Ken Poyner is at it again. No spineless neurotics or lovable sitcom divorcés found here.

I like Ken Poyner’s work because he writes about men who don’t apologize. His characters don’t have bad relationships or mommy issues. There aren’t any quasi-metros or neurotics. They aren’t spineless twots, or sitcom divorcés “with a heart of gold.”

From The May, 2014 issue, Ken Poyner’s story, “Snake Oil Rights,” has a salesman who sizes up a synthetic human–a female form, his own design:

“…the thunder of her spiked heel nearly touches the floorboard as one blue sensuous snake of a thigh slithers carefully over the other, the lip of her mini-dress folding just a little back. I turn to look over the whole of her, and it takes commitment to this trip’s firm schedule not to stop the truck. But I need to get to wherever this place is. I am the new novelty, straight from the complicated cities. I am bringing progress, modernity, the life folks only see on their quaint hand-held view screens.”

He writes beefy characters so that actors like Gene Hackman, Charlton Heston, Eli Wallach, George Kennedy could have played them.

From Poyner’s latest coming in October, “Establishment”, an android barkeep eyeballs two customers engaged in discourse:

“You hate to see them waste their money on access when they could be wasting their money on maintenance, but I can’t control the bone and protein crowd. I’ve yet to figure out their programming, and I stay out of the mathematics of it when two of them are dealing.”

There it is, from both sides. The first, he’s acknowledging one of the base motivations for improving technology. The second, from the opposite viewpoint, is a unique combination of man/machine sensibility with genuine AI cynicism on what it is to be a man. He’s comfortable in both places.

© Getty Images His characterizations are perfect raw material for classic actors of the sixties and seventies who played some great sonsabitches who didn’t give a shit whether they got the girl or just who their ex-wife was tumbling now.

Ken’s very low-key about all this and prefers a discussion of “personhood”  but as far as I am concerned his voice is clear. And we don’t see enough of this kind of work.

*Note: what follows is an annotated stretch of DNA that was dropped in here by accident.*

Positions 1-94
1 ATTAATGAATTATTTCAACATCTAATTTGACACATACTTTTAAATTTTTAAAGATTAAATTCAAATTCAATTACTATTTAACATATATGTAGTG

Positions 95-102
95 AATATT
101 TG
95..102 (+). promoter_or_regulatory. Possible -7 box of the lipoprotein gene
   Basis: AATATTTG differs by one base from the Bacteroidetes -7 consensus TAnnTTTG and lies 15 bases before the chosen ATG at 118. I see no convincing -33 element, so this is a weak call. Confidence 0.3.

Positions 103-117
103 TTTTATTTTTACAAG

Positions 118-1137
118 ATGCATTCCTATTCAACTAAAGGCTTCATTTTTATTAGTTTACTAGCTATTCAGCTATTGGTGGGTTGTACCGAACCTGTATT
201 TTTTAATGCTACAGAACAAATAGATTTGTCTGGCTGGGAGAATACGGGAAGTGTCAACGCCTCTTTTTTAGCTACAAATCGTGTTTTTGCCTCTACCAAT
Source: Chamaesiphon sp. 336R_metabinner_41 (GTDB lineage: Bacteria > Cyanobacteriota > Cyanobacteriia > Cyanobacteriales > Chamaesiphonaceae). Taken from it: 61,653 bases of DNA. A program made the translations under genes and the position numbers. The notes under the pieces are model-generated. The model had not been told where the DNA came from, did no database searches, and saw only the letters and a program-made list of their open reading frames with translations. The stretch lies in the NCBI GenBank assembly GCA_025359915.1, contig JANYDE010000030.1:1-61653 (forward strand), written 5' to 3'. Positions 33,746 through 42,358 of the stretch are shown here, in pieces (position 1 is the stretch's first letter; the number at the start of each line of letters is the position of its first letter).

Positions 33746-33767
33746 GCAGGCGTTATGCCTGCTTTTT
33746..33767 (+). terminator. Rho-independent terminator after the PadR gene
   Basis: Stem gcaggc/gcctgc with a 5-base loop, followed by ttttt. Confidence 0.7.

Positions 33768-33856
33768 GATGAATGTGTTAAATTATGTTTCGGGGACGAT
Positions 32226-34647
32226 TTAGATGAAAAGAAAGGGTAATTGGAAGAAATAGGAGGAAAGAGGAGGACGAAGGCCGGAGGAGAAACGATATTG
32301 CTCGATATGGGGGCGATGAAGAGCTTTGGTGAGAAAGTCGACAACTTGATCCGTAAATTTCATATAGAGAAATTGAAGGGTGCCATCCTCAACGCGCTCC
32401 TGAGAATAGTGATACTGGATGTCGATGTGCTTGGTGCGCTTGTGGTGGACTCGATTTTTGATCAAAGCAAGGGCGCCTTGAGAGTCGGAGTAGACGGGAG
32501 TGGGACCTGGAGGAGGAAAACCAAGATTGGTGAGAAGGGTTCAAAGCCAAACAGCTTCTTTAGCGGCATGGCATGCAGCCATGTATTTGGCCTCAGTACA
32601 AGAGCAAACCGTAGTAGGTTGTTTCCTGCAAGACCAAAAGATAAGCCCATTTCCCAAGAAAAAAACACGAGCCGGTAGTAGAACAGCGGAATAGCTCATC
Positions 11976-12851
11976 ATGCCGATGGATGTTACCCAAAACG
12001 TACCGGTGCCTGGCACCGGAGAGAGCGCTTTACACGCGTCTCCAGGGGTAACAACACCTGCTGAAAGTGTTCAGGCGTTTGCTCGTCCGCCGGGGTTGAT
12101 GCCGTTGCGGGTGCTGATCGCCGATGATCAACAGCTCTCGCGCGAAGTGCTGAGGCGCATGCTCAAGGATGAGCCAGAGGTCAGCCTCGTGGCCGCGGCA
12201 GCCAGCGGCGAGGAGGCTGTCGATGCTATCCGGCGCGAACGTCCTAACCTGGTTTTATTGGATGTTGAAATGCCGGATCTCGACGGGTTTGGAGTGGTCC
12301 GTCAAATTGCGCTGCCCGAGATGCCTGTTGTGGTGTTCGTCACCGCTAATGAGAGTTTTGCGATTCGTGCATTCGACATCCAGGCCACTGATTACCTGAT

Check out Ken Poyner in the “May, 2014” issue. And get ready to welcome him back in October.

-CTG

Those quaint old print publishers and their silly eBooks, too

I wanted to share the transcription from a talk given at Publishers Forum a few days ago:
http://publishingperspectives.com/2014/05/bridging-the-gap-why-publishings-future-is-at-risk/

So then, print and ebook publishers are doomed to become a niche solution? The most gripping analogy for me was something that I personally experienced: The desolation of books about software languages. They are all but gone, replaced not by eBooks, but by community-produced web apps, databases, wikis, etc. This is good. Personally, my (software book) needs were met more readily than by a print book (or any equally useless eBook transcription).

BDPI am thinking about how this applies to publishers like us. In general I’ve spent a lot of time thinking about how, “gee, i wish we made money like the big publishers” or “gee, we NEED eBook versions of our magazine”… At the same time, all the reading we have been doing has led us to believe that there is little difference in the elements of supply chain production between a big 6 publisher and an independent publisher. Similarly, there are parallel paths available for distribution. The real rude awakening for any published writer is the requirement that they have to largely drive their own marketing–even big 6. But I digress.

Let’s stick to presses, specifically independent publishing. When you’re a journal first, Like Black Denim Lit, then a press, like Black Denim Press, I have to look twice to see how the presenter’s discussion of environmental pressures might manifest for a venue such as ours. Here’s my argument for how this might play out:

God Eye

Universe Annex’s Latest

Take the example of a venue in similar scope and reach (and even readership) such as “Universe Annex” (UA). This is a re-incarnation of Baen Publishing’s artsy, sci-fi journal Jim Baen’s Universe–filled with up-and-coming award-worthy (if not award winning) writers.

Take a look at UA today, and if you read through their submissions guidelines, you’ll recognize quickly that the magazine is fed completely on submissions that are cultivated by a writer’s forum that lives here Baen’s Bar.

Duotrope reports that the acceptance rate is about 1 in 15. All UA’s submissions are hosted in a public, free forum, for which anyone can have a reading password. Submissions are in one forum topic and work-shopped in another forum topic by writers and readers alike. Once the story is “good enough” (measured by community consensus) then the story is promoted to the formal electronic publication that is released six times a year (and the writer is paid a professional rate).